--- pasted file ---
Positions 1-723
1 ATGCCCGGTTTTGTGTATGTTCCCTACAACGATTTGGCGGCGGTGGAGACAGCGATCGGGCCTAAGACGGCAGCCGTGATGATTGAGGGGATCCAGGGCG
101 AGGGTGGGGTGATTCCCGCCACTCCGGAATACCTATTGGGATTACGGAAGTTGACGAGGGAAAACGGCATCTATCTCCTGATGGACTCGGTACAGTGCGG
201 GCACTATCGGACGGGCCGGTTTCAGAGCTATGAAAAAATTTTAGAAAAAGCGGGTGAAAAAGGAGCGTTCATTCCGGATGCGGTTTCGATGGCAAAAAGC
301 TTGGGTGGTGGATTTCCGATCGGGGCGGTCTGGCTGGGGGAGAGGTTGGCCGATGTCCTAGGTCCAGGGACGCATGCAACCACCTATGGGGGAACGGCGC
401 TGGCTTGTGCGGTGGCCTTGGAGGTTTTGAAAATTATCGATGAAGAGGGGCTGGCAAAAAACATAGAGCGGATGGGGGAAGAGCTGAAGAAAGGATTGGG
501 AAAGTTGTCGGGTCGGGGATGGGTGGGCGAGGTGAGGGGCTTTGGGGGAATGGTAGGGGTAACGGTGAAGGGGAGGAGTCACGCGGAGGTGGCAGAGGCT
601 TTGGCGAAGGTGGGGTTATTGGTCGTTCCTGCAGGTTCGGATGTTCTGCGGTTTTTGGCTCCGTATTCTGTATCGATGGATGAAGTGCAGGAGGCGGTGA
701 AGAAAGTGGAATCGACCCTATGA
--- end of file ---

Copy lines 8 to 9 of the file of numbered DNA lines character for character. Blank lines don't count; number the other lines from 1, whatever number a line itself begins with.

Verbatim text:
601 TTGGCGAAGGTGGGGTTATTGGTCGTTCCTGCAGGTTCGGATGTTCTGCGGTTTTTGGCTCCGTATTCTGTATCGATGGATGAAGTGCAGGAGGCGGTGA
701 AGAAAGTGGAATCGACCCTATGA